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Unlike the generic interface, the template is declared and defined in a header file, as shown in Listing 11-28. Listing 11-28. Declaring a Generic Interface for a Template // template_with_generic_interface.h #using "generic_interface.dll" template <typename T> ref class CTemplate : IGInterface<T> { T m_obj; public: CTemplate(T obj) { m_obj = obj; } virtual property T InnerObject { T get() { return m_obj; } void set(T obj) { m_obj = obj; } } }; Now the CBridge::F function can be rewritten to use the generic interface handle instead of the template class directly (see Listing 11-29). Listing 11-29. Using a Generic Interface Instead of a Template // template_with_generic_interface.cpp #include "template_with_generic_interface.h" using namespace System; public ref class CBridge { public: static void F(IGInterface<int>^ ct_int) { Console::WriteLine("{0} ", ct_int->InnerObject ); } };
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CHAPTER 11 PARA METERIZE D FUNC TIONS AND TYPES
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And the second assembly can now call the CBridge::F function. It will include the template using #include and reference the generic interface (as well as the other assembly containing CBridge::F) with #using, as in Listing 11-30. Listing 11-30. Successfully Using a Template from Another Assembly // assembly2_with_generic.cpp #using "generic_interface.dll" #using "template_with_generic_interface.dll" #include "template_with_generic_interface.h" int main() { CTemplate<int>^ ctemplate_int = gcnew CTemplate<int>(67); CBridge^ bridge = gcnew CBridge(); bridge->F(ctemplate_int); } The conversion from the template to the generic parameter of F is implicit, since it amounts to a simple derived class to base interface conversion. The presence of both generics and templates in the language can be confusing. If you remember nothing else, remember that templates are good for use within assemblies, but that generics should be used for any interassembly functionality, and also for any cross-language functionality. The language you are interoperating with must also support consuming generics, which VB and C# do. You might also wonder, Why use managed templates at all There are some limitations to the usefulness of generics, especially for those who are used to the full expressive power of templates in C++. Many features of templates are not available with generics, as described here: Templates support nontype template parameters; generics don t. Templates support specialization and partial specialization; generics don t. Templates work better with mathematical operations; unconstrained generics don t allow the use of mathematical operators on the unknown type parameter, and there are no viable constraints for families of primitive types (e.g., int, double, etc.). Generic types cannot inherit from the type parameter, as is possible with templates. Generics have no equivalent of template metaprogramming, that is, using template expansion by the compiler to perform operations. Templates are compiled at the time of instantiation; generics are compiled at the point of definition. The last point bears some further explanation, since it has far-reaching implications in terms of what code is allowed in a generic class. The basic rule is that a generic class may not include any code that is not ensured to compile with any type argument. Think about the fact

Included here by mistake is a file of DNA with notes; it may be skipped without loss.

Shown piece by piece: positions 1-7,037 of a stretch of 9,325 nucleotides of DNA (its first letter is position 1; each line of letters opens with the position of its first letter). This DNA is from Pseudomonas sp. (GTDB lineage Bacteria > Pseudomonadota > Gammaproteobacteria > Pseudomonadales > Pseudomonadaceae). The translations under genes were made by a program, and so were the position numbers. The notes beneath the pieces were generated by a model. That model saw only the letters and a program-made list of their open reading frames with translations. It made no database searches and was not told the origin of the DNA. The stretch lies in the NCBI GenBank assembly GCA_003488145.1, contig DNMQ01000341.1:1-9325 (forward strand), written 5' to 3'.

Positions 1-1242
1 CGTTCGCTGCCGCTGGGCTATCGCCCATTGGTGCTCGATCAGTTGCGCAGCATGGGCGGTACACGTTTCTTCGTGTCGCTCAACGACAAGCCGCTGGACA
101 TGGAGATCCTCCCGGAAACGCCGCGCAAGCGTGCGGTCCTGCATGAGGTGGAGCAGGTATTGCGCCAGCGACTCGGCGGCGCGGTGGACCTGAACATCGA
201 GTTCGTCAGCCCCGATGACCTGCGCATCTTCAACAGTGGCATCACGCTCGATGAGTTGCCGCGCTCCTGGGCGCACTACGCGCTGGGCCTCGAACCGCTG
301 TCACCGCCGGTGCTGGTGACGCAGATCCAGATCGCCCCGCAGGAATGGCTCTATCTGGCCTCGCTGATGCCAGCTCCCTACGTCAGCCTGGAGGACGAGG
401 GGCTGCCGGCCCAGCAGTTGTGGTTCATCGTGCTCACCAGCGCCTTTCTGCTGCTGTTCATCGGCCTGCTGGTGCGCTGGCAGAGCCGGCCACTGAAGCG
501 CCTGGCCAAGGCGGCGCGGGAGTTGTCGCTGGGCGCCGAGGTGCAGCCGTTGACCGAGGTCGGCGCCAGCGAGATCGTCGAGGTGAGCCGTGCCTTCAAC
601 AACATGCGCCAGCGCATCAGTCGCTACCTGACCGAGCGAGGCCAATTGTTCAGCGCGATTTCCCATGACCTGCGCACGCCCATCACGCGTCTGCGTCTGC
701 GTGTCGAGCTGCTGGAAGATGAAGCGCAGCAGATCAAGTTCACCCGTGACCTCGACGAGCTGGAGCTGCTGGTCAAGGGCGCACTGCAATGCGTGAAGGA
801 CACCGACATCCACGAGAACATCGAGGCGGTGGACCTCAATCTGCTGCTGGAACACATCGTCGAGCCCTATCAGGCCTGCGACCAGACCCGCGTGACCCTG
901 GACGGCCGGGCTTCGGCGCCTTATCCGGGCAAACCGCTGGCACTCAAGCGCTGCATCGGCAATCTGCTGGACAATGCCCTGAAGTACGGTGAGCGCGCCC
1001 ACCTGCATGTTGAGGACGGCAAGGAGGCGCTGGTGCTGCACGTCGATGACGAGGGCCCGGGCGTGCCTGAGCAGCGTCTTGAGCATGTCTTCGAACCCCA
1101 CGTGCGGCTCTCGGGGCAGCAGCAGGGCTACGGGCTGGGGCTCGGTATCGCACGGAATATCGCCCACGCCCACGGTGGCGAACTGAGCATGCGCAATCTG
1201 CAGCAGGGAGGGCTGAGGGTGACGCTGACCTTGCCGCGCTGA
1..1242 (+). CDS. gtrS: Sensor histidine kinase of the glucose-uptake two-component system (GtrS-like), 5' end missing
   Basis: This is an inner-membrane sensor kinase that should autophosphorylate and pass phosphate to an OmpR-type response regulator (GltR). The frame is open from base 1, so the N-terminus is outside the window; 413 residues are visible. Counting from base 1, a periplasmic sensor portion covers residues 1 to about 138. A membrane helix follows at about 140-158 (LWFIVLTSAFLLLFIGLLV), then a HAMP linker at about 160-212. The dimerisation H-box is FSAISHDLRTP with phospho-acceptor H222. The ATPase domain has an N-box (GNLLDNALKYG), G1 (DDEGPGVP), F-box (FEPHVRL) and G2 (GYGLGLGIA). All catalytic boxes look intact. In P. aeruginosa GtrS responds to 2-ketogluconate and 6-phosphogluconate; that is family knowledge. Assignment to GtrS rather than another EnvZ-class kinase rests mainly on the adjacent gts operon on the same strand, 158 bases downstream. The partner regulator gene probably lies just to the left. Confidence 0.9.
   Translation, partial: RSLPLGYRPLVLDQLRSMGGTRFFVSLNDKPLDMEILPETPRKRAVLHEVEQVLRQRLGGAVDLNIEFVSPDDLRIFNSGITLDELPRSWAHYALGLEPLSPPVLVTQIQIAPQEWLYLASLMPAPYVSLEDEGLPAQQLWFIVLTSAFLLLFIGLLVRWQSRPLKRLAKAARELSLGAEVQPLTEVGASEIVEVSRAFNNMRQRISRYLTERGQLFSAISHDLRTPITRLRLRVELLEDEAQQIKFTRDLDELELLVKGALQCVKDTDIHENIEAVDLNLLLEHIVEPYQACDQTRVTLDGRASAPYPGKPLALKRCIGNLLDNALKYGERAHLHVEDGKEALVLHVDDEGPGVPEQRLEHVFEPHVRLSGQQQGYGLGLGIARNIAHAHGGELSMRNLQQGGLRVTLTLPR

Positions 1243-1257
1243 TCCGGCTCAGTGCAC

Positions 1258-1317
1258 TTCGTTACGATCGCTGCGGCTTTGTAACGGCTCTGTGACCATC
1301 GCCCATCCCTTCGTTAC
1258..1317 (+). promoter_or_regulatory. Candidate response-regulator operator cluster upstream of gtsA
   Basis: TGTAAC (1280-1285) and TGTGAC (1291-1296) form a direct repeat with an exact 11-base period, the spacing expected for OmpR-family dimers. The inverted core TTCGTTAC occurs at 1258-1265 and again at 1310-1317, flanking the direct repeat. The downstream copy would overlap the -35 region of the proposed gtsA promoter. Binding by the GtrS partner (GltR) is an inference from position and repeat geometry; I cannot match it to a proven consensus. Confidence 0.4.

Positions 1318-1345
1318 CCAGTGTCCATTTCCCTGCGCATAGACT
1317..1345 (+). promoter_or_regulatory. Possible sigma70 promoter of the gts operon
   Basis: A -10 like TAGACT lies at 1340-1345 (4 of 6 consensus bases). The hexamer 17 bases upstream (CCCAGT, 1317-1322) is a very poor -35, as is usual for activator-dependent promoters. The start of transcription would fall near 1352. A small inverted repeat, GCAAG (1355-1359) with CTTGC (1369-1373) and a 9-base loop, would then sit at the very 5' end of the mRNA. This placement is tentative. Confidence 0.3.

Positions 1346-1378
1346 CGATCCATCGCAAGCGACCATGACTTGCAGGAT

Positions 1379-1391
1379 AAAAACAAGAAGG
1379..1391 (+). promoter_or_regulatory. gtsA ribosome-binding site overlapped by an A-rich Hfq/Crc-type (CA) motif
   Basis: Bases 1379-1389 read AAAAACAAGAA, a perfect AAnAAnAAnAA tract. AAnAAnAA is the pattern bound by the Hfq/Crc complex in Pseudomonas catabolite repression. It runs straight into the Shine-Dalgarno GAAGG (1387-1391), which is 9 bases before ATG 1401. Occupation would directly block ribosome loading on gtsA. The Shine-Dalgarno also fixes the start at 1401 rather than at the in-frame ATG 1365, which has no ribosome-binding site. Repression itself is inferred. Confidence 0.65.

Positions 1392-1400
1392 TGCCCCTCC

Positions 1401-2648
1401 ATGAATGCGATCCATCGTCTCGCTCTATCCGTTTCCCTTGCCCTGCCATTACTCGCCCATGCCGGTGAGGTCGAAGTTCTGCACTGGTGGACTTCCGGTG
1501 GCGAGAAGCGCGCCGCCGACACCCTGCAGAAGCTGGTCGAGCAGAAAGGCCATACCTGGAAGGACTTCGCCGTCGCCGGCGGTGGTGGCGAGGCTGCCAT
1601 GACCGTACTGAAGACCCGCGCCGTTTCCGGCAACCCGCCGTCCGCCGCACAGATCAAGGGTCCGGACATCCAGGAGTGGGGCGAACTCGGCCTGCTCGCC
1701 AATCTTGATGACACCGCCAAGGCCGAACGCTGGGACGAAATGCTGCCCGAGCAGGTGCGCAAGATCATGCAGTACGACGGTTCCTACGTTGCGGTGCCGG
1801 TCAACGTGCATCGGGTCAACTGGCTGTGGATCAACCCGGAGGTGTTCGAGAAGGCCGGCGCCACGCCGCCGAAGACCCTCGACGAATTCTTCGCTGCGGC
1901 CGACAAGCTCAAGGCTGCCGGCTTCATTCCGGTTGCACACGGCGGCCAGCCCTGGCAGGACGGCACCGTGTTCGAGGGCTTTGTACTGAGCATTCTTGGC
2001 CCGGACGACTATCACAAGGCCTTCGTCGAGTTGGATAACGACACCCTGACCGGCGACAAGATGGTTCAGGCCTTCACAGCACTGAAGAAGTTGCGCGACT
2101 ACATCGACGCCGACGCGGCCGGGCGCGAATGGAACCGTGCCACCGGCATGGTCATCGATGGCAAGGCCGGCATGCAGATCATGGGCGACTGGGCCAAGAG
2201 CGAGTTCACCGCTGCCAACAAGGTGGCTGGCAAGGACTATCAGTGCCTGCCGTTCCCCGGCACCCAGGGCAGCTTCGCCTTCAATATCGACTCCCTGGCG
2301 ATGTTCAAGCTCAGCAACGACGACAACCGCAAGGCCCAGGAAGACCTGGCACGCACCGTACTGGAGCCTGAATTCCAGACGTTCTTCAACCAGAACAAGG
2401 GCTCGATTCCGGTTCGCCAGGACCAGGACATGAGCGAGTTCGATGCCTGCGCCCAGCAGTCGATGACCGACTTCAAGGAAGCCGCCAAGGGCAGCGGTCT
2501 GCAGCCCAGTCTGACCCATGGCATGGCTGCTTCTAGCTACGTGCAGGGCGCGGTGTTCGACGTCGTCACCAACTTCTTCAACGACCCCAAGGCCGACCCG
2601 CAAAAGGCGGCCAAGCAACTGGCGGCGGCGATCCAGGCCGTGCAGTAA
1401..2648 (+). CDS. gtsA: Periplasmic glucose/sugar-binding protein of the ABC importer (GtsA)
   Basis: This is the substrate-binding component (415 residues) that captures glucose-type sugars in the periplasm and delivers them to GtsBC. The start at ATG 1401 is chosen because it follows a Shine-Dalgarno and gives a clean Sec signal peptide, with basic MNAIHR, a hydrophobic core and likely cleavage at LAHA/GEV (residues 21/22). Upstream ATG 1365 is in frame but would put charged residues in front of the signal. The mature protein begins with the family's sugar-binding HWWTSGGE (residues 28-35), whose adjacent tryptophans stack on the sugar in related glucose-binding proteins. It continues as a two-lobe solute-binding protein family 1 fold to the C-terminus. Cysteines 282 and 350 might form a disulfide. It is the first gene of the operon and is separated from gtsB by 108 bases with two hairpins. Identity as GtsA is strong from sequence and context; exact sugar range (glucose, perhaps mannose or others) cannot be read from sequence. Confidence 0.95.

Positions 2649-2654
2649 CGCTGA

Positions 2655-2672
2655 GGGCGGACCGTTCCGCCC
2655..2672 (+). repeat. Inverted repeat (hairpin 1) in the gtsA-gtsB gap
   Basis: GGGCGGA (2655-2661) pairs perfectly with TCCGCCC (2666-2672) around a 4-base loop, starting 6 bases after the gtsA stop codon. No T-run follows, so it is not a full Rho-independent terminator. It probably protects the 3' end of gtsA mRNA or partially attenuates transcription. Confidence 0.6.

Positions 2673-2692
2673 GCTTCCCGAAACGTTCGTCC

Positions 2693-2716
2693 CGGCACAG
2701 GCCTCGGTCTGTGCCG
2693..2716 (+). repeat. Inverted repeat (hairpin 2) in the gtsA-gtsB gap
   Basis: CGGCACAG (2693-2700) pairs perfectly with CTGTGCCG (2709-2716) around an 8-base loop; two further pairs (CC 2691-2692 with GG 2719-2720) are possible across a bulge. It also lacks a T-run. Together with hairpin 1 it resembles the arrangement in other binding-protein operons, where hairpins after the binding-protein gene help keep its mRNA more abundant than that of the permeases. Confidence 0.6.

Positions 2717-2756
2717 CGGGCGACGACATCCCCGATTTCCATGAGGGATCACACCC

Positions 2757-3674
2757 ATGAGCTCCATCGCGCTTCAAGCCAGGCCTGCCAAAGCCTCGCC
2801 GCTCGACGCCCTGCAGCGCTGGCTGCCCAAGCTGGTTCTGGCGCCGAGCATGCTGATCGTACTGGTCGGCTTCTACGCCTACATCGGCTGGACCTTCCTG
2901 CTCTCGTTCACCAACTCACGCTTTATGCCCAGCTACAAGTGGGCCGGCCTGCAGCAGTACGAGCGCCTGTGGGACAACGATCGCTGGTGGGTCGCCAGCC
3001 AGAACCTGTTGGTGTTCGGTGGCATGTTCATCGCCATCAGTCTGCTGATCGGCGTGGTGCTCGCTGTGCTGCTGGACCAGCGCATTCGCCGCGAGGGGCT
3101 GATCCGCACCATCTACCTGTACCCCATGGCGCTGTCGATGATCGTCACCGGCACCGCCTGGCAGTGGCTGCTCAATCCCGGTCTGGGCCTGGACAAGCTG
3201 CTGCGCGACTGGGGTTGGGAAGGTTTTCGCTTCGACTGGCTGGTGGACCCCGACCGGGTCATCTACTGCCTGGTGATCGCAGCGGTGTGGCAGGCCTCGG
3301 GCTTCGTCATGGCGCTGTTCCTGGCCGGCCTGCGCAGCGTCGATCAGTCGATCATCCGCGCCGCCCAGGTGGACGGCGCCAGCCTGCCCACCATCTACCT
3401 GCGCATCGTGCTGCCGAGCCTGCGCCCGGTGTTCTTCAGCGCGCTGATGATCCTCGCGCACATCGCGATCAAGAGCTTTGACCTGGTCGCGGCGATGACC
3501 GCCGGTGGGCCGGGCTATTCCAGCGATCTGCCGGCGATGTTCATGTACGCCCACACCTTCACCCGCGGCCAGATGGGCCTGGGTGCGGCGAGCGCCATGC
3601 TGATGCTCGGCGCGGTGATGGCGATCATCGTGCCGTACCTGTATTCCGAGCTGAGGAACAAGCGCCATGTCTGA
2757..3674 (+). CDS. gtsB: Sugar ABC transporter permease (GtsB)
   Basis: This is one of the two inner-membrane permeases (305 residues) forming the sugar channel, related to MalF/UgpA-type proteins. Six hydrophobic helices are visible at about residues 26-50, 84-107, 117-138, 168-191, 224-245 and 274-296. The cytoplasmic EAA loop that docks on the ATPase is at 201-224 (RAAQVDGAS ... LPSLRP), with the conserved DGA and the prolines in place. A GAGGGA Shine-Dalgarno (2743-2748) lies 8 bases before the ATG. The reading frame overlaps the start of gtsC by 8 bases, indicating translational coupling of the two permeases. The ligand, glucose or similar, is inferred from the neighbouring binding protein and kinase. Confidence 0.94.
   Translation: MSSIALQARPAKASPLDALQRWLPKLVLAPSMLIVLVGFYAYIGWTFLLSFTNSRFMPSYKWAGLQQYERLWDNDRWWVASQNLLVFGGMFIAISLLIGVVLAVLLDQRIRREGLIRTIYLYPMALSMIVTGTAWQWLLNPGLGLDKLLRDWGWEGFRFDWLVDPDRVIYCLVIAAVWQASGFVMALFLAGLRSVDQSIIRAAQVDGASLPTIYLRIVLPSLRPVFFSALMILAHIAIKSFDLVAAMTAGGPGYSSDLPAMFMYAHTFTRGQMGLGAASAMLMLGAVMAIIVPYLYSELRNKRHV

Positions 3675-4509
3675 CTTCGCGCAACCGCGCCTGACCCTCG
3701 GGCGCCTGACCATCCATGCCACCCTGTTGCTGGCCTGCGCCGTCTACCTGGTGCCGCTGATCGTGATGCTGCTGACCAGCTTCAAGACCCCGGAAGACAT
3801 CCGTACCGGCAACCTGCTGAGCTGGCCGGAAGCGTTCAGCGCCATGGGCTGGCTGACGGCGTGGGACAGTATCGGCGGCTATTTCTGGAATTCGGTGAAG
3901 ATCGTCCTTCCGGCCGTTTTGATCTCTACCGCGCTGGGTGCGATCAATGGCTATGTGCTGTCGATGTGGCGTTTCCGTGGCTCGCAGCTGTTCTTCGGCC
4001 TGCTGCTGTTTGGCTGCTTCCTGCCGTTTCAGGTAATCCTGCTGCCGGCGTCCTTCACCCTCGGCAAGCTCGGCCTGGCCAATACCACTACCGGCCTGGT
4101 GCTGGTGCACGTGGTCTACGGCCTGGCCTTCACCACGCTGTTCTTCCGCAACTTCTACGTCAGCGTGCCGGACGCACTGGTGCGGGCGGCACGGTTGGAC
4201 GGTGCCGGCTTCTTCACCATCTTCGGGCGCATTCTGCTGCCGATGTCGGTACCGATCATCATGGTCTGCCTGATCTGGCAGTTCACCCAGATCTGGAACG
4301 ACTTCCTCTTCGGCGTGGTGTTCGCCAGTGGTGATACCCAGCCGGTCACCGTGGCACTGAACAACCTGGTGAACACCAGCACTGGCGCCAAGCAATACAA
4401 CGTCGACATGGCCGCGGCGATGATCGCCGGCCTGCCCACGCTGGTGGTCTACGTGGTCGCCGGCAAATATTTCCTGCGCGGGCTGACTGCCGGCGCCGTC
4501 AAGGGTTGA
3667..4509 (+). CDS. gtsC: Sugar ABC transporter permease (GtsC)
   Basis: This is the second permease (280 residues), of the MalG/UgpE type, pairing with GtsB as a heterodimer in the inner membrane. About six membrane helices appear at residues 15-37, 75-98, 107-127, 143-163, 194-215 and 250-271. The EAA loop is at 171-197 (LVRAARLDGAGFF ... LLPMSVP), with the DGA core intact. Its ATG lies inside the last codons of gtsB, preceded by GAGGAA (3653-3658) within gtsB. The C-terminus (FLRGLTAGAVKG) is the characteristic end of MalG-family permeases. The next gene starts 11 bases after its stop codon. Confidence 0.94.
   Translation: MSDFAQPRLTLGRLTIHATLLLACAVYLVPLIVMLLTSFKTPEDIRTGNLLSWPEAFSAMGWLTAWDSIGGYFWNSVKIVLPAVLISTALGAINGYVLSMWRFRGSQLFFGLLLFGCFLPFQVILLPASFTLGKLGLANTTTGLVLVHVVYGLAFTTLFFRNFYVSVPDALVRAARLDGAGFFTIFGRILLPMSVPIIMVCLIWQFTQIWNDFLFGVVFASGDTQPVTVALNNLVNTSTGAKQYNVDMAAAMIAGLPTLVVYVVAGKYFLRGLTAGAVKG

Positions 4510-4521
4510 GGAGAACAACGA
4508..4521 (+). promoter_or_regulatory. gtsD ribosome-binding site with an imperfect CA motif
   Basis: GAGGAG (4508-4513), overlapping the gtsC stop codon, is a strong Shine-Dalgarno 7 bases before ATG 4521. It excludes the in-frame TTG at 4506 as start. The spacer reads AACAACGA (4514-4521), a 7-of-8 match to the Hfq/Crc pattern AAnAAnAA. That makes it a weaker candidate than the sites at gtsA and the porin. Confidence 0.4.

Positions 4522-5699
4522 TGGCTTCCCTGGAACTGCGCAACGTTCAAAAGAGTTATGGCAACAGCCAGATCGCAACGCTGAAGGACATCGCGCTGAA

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that the compiler will not even know what types might eventually be used as type arguments. You could compile G<T> today and deploy it somewhere, and years later someone could instantiate it with a type that never even existed when G<T> was compiled. This would not be possible if just any code were allowed to compile. That s the reason why constraints are so important in generic classes. In order to call a method on a type parameter, the compiler must be certain that that method is in fact available for every allowable type argument that may be used. The runtime must also be equally forceful in insisting that only types that meet the constraints are allowed to be used as type arguments. Contrast this with templates, in which you can make all kinds of unstated assumptions about the type (such as assuming the type has certain methods, operators, and so on) that might be used as a type parameter, without any worries because you know that when someone tries to instantiate your template, the compiler will check the template with the actual type that is being used. You don t have to constrain the template type parameter because the type never remains unknown at runtime. To drive home the point, consider a template class that works with mathematical entities and assumes the existence of a + operator on the type, as in Listing 11-31. Listing 11-31. Assuming the Existence of an Operator template <class T> ref class A { // assumes T supports the + operator T add(T t1, T t2) { return t1 + t2; } }; If you want a generic class that does this, you probably need to define an interface constraint and add that interface to any types that are to be used as a type argument, as in Listing 11-32. Listing 11-32. Using a Constraint to Guarantee the Existence of an Operator interface class IAddition { static IAddition^ operator+(IAddition^, IAddition^); }; generic <typename T> where T : IAddition ref class G { IAddition^ add(T t1, T t2) { return t1 + t2; } }; The problems arise when you try to use the primitive types, since, although they might have a + operator, they don t implement IAddition. Using templates, you can just use the + operator without the constraint, and if someone tries to instantiate the template with a type that is incompatible, it simply won t compile, but the template would work with int as well as with your types that define the + operator. There are certainly other examples of when you would want to use templates instead of generics. It is a trade-off, since the additional expressive power of templates does come at the cost of only having access to the templates with a single assembly, apart from generic interfaces you might set up for interassembly communication.